All financial support, channeled through different programs, is designed to fight poverty and the effects wrought by climate change to the Pacific island countries. The support is guided by the Cancun adaptation framework.
European Union development commissioner Andris Piebalgs announced this during a high-level regional conference on climate change in Vanuatu, one of the nine island countries.
Fourteen million euros is being projected to go to Vanuatu, the Solomon Islands, and the University of the South Pacific in Fiji to bridge the educational gap on climate change to students and communities there.
These and the 11.4-million euro package supporting the Pacific small island states will come from the Global Climate Change Alliance, a European Union initiative to improve relations between European countries and developing nations.
The commission’s financing arms will apportion 2.5 million euros to Samoa; 4.3 million euros to the region’s disaster preparedness assistance; and 20 million euros to disaster risk reduction programs.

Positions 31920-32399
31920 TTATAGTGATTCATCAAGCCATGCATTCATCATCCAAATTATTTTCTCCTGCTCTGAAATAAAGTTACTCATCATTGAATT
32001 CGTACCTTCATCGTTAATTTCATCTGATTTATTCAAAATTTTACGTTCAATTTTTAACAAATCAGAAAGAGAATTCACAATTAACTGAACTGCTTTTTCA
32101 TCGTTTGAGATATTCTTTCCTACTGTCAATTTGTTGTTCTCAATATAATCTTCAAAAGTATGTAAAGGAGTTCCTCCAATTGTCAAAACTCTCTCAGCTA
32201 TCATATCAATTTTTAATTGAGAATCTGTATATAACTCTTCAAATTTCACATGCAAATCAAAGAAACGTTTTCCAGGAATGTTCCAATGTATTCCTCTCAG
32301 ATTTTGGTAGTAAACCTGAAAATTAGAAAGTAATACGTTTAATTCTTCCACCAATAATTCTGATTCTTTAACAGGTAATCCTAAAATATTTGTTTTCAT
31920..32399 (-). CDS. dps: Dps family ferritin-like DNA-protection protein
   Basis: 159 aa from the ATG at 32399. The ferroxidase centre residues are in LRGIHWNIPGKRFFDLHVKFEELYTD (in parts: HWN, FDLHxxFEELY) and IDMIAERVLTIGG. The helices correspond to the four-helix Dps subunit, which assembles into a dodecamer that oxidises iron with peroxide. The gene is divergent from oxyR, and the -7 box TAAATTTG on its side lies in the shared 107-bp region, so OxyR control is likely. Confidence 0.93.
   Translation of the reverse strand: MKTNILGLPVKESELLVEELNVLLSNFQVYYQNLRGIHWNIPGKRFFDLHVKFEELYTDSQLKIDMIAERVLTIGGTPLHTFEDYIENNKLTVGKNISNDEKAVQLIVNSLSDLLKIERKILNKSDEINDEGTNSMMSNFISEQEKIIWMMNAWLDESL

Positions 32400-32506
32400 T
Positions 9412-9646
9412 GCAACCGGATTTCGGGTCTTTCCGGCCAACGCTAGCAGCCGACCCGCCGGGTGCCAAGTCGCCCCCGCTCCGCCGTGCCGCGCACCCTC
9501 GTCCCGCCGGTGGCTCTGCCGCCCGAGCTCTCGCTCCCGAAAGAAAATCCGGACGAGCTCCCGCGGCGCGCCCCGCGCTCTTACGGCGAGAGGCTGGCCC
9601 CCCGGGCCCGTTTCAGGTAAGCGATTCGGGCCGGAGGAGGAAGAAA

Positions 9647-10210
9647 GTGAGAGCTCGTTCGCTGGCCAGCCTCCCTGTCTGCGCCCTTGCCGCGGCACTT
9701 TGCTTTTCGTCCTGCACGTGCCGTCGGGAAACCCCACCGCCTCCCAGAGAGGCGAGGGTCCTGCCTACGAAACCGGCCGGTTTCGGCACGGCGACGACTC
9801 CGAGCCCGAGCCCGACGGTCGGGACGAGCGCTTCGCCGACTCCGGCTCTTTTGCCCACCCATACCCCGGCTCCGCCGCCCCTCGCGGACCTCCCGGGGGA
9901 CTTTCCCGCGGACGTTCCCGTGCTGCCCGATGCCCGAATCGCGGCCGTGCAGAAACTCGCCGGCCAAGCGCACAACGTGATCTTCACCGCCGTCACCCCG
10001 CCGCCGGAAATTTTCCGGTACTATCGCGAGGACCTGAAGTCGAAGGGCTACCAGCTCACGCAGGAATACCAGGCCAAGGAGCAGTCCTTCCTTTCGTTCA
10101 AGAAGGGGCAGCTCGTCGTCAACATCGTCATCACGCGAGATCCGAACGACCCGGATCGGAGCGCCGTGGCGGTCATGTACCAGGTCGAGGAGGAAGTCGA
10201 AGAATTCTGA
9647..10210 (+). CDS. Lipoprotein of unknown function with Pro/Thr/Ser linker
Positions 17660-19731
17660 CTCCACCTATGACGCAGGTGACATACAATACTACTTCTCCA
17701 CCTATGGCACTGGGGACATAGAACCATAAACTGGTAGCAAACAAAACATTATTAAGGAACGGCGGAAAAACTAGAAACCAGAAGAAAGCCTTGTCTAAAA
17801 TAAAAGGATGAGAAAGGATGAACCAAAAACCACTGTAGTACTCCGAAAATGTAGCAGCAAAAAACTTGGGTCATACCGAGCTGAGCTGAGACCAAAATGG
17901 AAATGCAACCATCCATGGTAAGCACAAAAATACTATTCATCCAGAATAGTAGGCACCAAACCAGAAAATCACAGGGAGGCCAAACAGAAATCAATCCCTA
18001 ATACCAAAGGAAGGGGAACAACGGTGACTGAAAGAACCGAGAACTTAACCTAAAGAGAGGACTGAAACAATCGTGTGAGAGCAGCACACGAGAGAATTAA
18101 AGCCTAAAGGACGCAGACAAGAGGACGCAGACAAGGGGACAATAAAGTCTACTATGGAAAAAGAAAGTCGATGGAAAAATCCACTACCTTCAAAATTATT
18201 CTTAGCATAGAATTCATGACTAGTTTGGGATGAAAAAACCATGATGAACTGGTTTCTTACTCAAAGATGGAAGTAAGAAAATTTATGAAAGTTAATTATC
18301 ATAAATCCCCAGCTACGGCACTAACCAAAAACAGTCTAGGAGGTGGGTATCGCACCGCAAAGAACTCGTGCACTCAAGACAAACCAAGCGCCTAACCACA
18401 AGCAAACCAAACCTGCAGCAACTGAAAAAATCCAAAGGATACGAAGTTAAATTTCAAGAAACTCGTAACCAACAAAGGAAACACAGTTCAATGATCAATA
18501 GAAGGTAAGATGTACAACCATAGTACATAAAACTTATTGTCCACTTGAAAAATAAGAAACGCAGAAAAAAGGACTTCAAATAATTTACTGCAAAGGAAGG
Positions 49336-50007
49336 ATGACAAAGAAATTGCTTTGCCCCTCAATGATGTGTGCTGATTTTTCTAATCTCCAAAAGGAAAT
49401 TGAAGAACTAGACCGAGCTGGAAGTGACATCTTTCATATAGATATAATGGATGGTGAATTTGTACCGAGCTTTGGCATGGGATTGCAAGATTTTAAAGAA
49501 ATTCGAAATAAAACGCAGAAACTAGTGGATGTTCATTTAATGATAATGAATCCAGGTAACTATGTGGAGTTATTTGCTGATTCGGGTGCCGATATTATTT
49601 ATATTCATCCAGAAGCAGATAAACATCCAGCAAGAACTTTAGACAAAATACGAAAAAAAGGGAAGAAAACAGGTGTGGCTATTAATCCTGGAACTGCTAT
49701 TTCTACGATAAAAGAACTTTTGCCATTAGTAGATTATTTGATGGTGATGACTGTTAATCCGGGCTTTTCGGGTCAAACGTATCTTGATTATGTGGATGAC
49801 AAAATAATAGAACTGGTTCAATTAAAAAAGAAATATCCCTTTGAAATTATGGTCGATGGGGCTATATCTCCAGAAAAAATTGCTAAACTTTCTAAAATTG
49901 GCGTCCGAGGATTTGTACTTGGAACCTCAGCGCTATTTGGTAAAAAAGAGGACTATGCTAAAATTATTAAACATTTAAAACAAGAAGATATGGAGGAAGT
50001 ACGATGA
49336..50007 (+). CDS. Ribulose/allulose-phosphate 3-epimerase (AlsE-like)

At the upcoming review of the European Development Fund, a mechanism to help the Pacific Islands attain their Millennium Development Goals, Mr. Piebalgs said he will propose that 16.16 million euros be designated to addressing climate change.
Mr. Piebalgs said the commission is shifting its priority to financing adaptation programs instead of supporting climate change-related restoration plans in the region.
On the other hand, Mr. Piebalgs hopes the bloc can count on some support from the countries as Europe faces the United Nations in climate negotiations.
Since 2008, the commission has allotted a total of 600 million euros for the Pacific island states. Allocations for this five-year period have been 60 percent higher than the previous five-year plan.